Opinion: NZ$ wobbles as markets focus on Greek debt, US rates and China growth fears

Opinion: NZ$ wobbles as markets focus on Greek debt, US rates and China growth fears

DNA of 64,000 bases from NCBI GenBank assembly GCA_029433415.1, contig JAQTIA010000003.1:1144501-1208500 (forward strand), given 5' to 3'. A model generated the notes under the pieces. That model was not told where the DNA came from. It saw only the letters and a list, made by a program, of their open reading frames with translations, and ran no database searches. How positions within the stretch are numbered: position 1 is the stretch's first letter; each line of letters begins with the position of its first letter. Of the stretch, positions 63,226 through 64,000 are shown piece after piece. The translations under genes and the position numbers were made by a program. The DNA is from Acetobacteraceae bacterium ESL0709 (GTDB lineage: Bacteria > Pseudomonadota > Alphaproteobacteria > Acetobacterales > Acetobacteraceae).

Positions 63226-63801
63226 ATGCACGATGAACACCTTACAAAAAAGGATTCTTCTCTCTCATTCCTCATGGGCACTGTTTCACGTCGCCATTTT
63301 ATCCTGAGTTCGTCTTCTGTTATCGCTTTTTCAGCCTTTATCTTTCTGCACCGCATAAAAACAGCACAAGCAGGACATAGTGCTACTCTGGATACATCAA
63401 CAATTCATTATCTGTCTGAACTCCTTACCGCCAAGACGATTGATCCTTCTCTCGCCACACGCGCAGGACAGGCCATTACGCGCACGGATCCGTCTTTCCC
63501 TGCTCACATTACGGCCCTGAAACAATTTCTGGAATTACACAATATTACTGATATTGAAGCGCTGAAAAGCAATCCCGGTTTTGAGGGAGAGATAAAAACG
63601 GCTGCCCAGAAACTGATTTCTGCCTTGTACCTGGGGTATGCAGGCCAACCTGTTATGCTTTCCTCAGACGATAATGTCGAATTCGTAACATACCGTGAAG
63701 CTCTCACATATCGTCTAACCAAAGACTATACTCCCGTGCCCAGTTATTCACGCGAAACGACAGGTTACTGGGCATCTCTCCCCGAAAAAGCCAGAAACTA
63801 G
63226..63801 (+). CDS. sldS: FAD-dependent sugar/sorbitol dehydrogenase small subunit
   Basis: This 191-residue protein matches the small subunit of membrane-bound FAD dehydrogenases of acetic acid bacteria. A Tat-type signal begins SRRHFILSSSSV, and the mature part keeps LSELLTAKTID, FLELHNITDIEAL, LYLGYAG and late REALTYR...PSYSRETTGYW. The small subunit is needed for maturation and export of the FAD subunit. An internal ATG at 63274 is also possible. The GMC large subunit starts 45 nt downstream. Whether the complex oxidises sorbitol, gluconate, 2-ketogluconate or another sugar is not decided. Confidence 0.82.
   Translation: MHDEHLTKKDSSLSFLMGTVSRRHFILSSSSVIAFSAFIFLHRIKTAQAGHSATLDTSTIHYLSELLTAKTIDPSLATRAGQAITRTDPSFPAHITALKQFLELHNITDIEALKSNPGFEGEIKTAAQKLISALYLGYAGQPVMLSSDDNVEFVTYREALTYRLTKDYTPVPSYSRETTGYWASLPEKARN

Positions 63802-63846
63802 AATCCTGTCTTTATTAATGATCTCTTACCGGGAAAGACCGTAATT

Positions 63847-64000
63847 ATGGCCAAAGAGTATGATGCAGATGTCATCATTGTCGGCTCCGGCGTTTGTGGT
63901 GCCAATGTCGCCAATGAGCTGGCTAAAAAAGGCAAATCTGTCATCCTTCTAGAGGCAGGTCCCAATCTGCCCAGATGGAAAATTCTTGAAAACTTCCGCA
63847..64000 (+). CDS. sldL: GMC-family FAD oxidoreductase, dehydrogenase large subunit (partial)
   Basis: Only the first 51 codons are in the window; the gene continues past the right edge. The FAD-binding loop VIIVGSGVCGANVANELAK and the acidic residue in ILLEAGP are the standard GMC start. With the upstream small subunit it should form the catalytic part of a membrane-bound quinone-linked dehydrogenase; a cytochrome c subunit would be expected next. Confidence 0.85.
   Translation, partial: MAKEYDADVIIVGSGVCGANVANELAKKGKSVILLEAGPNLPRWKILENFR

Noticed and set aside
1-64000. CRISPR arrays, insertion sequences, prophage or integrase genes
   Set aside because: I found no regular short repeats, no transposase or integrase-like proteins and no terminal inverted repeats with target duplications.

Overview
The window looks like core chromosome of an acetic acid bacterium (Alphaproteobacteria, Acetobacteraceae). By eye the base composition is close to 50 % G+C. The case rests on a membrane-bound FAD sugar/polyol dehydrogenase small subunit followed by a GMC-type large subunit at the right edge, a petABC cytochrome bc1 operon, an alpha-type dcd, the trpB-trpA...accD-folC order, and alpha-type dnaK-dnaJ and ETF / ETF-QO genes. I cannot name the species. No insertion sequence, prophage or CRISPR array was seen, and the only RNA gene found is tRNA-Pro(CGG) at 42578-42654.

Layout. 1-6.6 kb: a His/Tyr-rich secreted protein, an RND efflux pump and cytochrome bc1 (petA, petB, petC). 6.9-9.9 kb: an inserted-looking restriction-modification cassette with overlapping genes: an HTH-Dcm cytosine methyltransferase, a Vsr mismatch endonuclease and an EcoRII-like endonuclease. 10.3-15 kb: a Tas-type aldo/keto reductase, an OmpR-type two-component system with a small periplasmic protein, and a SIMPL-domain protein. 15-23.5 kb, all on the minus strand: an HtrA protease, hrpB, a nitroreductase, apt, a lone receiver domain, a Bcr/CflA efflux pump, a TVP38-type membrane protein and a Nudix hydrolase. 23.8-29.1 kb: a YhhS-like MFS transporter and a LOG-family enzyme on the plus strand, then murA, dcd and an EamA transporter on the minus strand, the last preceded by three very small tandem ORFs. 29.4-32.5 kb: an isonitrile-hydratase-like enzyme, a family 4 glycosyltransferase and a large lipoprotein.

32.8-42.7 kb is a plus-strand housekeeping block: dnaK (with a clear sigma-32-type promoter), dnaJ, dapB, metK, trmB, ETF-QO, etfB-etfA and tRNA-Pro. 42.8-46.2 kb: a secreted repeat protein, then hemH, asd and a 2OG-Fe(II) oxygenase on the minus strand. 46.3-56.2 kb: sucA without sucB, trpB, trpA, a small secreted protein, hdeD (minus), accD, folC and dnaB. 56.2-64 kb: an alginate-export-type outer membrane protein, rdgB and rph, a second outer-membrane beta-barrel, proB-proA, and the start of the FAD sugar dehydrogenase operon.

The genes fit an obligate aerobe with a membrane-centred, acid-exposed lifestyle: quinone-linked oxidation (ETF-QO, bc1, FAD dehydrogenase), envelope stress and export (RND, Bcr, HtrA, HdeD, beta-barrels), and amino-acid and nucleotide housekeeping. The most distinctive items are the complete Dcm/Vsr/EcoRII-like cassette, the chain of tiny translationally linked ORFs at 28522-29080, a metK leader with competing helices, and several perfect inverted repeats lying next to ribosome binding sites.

By Danica Hampton The NZD/USD has spent most of the past 24 hours consolidating within a 0.6890-0.6970 range. After storming higher on Wednesday night, NZD/USD seems to have paused to catch its breath. Yesterday's slightly weaker-than-expected Chinese trade data (exports rose just 21%y/y, worse than the 28% forecast) and rumoured Asian central bank demand for USD provided some headwinds. As such, the NZD/USD dribbled lower through our afternoon. Overnight, speculation about a Greek rescue package continued. While investors hope Europe will step in a bailout Greece, it's difficult to know how quickly (and in what form) a rescue package could be implemented. Officials have adamantly denied that an agreement has been reached and the cost of insuring Greece debt rose again last night (1-year sovereign CDS spreads climbed 67bps to a fresh high of 701.6bps). Investor confidence was also knocked by signs the US may begin scaling back its emergency stimulus efforts. Bernanke signalled that short-term interest rates would eventually rise and the Fed would need to rein in its asset purchase programs. The denials about a Greek bailout and comments from Fed Chairman Bernanke took a toll on risk appetite and NZD/USD sank briefly below 0.6900. Japan is closed today for a holiday, but the data due out of Australia and China should keep things interesting. The market is looking for a 15,000 gain in Australian employment, which will see the unemployment rate edge up to 5.6%. Chinese CPI is expected to rise to 2.1%y/y in January and an elevated reading could see investors fret over the potential for further PBOC tightening. Global sentiment will remain key to the near-term fortunes of the NZD/USD. For today, we look for consolidation within familiar ranges. In the absence of a melt-down in Asian equities, we suspect dips will be limited to 0.6880. Some headwinds are expected ahead of 0.6990-0.7000. The USD finished the night a touch stronger against most of the major currencies last night. Not only did European officials deny rumours of a Greek rescue plan, but Fed Chairman Bernanke outlined plans to reduce US emergency stimulus efforts. Renewed concern about Greece's debt crisis took a toll on sentiment last night. Investors hope European policymakers will put together a rescue plan for Greece. However, it is unclear how such a bailout package would be structured and how long it would take to materialise. Overnight, officials from Germany and France were adamant that no agreement has been reached and the cost of insuring Greek debt rose last night "“ 1-year sovereign CDS spreads climbed 67bps to a fresh high of 701.6bps. Signs the US may begin scaling back its emergency stimulus efforts also knocked investor confidence a little. In written testimony, Fed Chairman Bernanke signalled that short-term interest rates would eventually rise and the Fed would need to rein in its asset purchase programs. While no timetable was provided, investors worry US economic growth will struggle without heavy government support. Worries about the global outlook and the Greek situation saw EUR/USD slip from above 1.3800 to around 1.3680. However, media reports suggesting that Eurogroup Chairman Juncker is planning to present a plan for helping Greece at tonight's European Leaders Summit has helped EUR/USD rebound off its lows. GBP/USD skidded from above 1.5750 to below 1.5575. UK industrial production was surprisingly good (falling just 3.6%y/y in December vs. -4.1%y/y), but the positive sentiment was quickly eroded by the Bank of England Inflation Report. The inflation forecasts were unambiguously lower than November's, with inflation anticipated to still be sitting around 1.2% in two years time. The low inflation forecasts suggest the Bank of England will not be raising rates in 2010. What's more, in the accompanying press conference, Governor King said it is "far too soon" to rule out more quantitative easing. While European equities eked out small gains (FTSE rose 0.15% and the DAX rose 0.5%), Wall Street is more or less flat. Keep an eye out for today's Chinese data, which includes PPI and CPI. Elevated readings could well make investors jittery about the potential for more PBOC tightening. * Danica Hampton is BNZ's Senior Currency Strategist. All of the research produced by the BNZ Capital team of economists is available here.

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